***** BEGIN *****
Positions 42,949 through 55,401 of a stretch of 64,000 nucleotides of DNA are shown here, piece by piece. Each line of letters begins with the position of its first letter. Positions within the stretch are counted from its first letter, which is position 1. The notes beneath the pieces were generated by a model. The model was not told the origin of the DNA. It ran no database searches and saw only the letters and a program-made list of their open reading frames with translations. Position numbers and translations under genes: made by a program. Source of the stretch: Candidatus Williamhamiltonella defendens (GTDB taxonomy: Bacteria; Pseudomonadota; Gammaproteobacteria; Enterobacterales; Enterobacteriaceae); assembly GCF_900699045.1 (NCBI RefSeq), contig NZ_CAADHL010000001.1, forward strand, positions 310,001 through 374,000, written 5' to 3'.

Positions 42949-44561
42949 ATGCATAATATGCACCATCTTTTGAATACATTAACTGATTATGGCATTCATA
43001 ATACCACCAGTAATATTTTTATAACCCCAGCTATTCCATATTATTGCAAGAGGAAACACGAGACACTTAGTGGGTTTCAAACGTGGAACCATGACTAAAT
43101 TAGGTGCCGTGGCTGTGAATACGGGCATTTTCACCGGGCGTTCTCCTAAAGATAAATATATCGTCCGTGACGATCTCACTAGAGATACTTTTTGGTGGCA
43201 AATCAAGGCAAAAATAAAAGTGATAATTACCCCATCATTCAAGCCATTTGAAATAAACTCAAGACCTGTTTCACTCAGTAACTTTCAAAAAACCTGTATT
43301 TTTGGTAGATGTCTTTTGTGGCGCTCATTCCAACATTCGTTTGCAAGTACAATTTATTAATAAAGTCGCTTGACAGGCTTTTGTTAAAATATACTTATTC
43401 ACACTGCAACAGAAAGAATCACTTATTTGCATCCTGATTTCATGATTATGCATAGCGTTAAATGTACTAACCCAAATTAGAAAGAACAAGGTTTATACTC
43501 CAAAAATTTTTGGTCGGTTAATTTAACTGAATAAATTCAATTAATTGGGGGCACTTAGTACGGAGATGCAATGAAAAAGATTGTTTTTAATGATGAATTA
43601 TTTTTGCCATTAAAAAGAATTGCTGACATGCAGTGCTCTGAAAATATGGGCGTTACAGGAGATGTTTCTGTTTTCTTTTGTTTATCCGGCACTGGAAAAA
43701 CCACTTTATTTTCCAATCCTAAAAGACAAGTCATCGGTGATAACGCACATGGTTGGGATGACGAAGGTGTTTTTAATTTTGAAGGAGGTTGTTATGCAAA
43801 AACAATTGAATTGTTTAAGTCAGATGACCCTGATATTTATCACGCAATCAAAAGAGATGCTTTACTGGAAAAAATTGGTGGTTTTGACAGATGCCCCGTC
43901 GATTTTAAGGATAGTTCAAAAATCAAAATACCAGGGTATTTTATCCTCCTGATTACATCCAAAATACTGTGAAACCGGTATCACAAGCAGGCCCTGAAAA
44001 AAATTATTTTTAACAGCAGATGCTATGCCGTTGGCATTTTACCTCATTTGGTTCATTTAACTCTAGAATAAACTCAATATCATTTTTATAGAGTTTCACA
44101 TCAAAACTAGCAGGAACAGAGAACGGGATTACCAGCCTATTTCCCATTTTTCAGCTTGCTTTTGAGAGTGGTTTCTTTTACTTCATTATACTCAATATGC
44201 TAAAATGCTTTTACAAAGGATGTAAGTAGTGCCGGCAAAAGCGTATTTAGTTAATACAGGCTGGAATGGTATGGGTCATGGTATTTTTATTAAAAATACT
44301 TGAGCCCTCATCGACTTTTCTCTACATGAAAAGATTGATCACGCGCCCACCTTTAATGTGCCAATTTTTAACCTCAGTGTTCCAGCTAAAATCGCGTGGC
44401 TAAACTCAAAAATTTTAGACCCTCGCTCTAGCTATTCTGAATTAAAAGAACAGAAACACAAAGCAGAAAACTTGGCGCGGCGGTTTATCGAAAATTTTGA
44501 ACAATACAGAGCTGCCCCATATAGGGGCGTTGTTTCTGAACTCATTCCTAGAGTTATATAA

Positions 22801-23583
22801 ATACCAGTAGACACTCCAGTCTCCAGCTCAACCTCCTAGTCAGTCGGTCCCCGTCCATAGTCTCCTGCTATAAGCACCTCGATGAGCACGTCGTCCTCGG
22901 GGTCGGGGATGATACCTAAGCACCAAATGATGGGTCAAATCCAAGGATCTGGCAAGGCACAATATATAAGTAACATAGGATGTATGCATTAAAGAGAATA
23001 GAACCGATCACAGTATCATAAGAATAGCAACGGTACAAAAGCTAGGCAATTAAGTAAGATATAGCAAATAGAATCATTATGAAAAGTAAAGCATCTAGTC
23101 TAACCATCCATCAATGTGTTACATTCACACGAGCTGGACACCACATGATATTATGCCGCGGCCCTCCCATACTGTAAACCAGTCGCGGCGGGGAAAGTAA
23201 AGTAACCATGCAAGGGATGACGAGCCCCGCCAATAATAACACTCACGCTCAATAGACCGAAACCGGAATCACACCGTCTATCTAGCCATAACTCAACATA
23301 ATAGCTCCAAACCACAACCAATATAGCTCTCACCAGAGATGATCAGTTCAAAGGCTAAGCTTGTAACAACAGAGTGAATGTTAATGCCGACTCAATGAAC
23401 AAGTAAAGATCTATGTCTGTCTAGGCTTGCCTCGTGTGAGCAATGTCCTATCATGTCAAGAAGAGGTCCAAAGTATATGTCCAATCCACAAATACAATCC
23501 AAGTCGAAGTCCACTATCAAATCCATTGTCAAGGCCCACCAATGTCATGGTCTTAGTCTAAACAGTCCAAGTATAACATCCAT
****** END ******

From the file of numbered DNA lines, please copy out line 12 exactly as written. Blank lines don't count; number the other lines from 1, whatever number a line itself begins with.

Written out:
43801 AACAATTGAATTGTTTAAGTCAGATGACCCTGATATTTATCACGCAATCAAAAGAGATGCTTTACTGGAAAAAATTGGTGGTTTTGACAGATGCCCCGTC